Vona Groarke in conversation with Cliff Fell at the City Gallery,
Wellington. 21 May, 2015
the lit window summons the dark
as if from one frame of mind to another,
as if from one future to a future opposite
runs a tripwire of desire.
— Vona Groarke, ‘The Courtyards of Vilhelm Hammershøi’, from X
In the dimly lit auditorium, attended by a good crowd for a rainy Thursday afternoon, Groarke begins by reading from a sequence of poems about her garden, from her latest collection, X. She acknowledges the difficulty in writing about one’s garden—so many people have done it before. But this didn’t daunt her. She talks about putting aside how certain subjects have been written about in the past, and seeing how you can make it grow in your own small patch.
Her poems—and the things she says when she talks about her poems—keep coming back to the idea of ‘negotiating the territory between an object’s physical reality and its metaphorical resonance.’ A murmur ripples through the audience. These are exactly the moments in her poems that catch me—the way we’re suddenly shown two layers of reality at once, in so few words.
When asked about the characteristics of Irish poetry, Groarke smiles and says there might be things that can be identified as Irish inside poems, ‘but all these things don’t necessarily add up to an Irish poem’. Her answer reminds me of things people often say about New Zealand poetry and the impossibility of defining what ‘a New Zealand poem’ is.
She reads one of her ekphrastic poems, ‘La Route’, about a painting by André Derain. It reads ‘your footprints in the dust / fall upon footprints in the dust’. She comes back to this particular image later in the conversation: ‘I’m interested in words being placed on top of other words; words landing on top of their own shadow.’ Reading the poem on the page certainly has this effect, but hearing it aloud is another thing—hearing the words land on top of their echo.
Groarke has many poems about paintings, including a haunting sequence in X about the work of Danish painter Vilhelm Hammershøi who paints empty rooms with mere traces of human presence left inside them. Looking at a painting sometimes triggers a poem, she says, but not always. When asked about where she finds inspiration, she says there’s no single place; they can come from anywhere. ‘You don’t get better or faster at writing poems. You get better at learning to recognise when something has happened that might result in a poem.’ I sense a murmur of agreement around me. ‘That unpredictability, that not knowing when or where a poem will spring from,’ she says, ‘that keeps me writing.’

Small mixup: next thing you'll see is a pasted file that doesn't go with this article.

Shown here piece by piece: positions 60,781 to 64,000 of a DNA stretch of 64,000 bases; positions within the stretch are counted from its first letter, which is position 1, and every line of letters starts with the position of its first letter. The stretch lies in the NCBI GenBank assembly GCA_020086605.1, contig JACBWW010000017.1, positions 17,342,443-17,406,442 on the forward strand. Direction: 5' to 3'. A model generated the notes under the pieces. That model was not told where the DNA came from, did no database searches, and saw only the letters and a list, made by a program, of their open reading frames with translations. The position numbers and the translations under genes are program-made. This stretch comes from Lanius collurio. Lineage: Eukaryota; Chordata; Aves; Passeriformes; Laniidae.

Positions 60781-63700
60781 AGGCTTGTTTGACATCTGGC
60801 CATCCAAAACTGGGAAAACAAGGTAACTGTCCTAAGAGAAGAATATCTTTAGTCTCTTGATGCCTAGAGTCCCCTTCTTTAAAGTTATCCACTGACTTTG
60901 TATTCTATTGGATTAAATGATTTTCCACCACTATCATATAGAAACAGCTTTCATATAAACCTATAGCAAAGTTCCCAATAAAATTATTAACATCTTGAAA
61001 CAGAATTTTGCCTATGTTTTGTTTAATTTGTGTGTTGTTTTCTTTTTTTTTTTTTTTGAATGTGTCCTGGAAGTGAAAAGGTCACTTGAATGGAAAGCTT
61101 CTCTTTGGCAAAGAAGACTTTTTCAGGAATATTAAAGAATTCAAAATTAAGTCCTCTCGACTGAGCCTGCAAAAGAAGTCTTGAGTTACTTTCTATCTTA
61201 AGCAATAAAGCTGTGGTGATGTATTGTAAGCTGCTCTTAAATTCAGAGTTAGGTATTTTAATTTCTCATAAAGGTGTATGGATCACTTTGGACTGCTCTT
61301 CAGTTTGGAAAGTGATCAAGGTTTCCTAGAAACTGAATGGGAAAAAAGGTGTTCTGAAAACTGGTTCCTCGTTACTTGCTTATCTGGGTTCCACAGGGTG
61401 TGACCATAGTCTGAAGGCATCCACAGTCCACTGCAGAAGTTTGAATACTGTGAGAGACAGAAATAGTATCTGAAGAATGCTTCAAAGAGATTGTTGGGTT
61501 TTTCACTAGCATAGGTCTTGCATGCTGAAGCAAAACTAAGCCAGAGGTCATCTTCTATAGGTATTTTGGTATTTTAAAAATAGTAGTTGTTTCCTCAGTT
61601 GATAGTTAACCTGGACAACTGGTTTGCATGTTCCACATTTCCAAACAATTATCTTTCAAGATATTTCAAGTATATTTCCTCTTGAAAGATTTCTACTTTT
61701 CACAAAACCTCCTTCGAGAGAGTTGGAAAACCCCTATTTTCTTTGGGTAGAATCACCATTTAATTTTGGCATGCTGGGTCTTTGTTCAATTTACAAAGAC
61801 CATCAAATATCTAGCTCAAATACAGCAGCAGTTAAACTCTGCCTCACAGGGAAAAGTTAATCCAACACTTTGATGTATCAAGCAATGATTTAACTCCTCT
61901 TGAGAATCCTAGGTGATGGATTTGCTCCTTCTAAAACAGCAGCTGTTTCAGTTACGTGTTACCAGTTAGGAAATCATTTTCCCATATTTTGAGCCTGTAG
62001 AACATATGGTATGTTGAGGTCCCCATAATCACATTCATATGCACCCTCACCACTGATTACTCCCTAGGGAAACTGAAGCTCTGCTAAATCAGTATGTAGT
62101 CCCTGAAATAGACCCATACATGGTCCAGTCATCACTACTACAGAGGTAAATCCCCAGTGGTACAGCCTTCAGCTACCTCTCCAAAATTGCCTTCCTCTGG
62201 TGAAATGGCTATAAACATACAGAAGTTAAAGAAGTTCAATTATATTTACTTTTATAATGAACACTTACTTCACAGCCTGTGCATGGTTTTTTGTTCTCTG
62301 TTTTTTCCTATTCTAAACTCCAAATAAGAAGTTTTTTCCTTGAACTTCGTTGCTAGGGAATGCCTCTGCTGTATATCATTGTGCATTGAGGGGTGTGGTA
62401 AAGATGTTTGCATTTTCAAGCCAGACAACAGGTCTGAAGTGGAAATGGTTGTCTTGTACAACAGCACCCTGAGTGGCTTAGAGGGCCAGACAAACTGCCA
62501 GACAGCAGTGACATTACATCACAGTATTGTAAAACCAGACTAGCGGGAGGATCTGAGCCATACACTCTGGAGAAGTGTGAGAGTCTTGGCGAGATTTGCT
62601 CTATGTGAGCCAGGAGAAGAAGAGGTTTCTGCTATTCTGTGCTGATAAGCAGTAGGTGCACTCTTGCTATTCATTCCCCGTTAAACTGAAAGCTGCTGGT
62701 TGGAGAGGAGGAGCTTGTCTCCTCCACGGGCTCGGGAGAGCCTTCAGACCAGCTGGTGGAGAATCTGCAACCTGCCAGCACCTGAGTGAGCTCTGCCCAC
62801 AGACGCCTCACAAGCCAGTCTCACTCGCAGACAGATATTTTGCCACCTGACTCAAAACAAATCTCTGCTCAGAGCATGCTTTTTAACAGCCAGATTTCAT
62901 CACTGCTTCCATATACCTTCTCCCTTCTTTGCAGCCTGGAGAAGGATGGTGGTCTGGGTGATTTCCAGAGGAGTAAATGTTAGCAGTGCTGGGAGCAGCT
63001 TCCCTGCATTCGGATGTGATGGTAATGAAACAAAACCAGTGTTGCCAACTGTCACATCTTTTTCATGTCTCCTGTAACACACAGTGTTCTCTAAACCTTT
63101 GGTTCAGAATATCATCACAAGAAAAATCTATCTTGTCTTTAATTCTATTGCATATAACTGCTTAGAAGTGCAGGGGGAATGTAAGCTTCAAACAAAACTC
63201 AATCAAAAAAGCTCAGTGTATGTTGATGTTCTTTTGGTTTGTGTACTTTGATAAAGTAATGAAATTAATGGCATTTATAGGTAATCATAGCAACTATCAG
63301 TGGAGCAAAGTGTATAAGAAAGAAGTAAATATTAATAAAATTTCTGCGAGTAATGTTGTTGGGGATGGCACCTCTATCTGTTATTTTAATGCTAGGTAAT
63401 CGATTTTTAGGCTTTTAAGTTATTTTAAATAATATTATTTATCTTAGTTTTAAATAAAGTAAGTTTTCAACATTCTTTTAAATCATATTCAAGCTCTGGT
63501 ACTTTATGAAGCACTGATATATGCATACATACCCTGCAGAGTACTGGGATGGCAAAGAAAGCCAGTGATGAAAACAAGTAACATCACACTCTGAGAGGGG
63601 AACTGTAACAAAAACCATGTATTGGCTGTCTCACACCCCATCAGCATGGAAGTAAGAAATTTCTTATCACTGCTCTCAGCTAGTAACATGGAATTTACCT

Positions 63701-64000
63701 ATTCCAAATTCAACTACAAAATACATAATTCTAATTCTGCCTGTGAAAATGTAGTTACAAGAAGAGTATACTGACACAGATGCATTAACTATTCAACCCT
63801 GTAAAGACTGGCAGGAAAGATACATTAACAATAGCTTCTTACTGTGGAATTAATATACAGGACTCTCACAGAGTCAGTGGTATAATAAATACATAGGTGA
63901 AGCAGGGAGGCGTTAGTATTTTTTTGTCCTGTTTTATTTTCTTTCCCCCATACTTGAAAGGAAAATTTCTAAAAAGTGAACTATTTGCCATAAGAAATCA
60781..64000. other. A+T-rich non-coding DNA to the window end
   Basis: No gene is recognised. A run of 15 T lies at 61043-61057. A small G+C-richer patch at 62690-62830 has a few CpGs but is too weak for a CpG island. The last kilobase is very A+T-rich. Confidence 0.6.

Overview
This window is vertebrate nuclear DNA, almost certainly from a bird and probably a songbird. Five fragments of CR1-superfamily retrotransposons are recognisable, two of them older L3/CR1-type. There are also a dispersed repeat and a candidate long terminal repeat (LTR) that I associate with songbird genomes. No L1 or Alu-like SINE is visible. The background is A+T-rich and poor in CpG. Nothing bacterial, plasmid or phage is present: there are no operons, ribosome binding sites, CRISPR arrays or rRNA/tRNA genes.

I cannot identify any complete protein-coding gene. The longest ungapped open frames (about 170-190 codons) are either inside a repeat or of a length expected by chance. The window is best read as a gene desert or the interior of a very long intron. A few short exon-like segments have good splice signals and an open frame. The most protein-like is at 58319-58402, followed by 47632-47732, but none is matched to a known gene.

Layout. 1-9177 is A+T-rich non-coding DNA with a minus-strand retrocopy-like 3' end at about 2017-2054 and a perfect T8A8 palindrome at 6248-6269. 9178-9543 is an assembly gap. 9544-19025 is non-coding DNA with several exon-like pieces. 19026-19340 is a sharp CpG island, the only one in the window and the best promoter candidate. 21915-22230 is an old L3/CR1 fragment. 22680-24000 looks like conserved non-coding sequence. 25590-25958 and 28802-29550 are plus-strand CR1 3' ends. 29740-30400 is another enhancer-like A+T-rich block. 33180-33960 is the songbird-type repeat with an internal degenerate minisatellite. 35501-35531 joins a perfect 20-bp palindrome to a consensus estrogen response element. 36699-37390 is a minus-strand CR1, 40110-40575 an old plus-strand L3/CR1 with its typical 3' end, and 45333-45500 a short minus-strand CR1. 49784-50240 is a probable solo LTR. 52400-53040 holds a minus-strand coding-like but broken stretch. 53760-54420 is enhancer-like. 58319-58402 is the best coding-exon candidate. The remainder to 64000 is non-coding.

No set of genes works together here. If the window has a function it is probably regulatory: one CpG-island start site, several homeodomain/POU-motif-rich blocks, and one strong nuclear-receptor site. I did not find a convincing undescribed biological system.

As the conversation drew to its end, Groarke read the opening passage of her translation of EibhlÍn Dubh NÍ Chonnaill’s ‘Lament for Art O’Leary,’ a poem extemporised in the Irish keening tradition and considered one of the greatest 18th century Irish poems. She finished with two poems about her daughter. One – an account of a visit to Haworth – focused on an exhibit of Charlotte Bronte’s underwear. As Groake asked of the audience, why would anyone want to exhibit someone else’s underwear, let alone Charlotte Bronte’s? Why, indeed?
Irish poet, Vona Groarke, has published six collections with Gallery Press. Her poems have appeared in the following places: Yale Review, The New Yorker, Kenyon Review, Boston Review, The Guardian, The Times and Poetry Review. Vona currently edits Poetry Ireland Review and teaches poetry in the Centre for New Writing at the University of Manchester. Vona was judge of the Sarah Broom Poetry Award in 2015 and appeared at the Award session at the Auckland Writers Festival in May.
Nina Powles lives in Wellington and is studying towards an MA in Creative Writing at the IIML. Her debut chapbook Girls of the Drift was published by Seraph Press in 2014, from which a poem was selected by Vincent O’Sullivan for Best New Zealand Poems 2014. Her non-fiction writing, ranging from book reviews to essays about whales, has appeared in Salient and Turbine.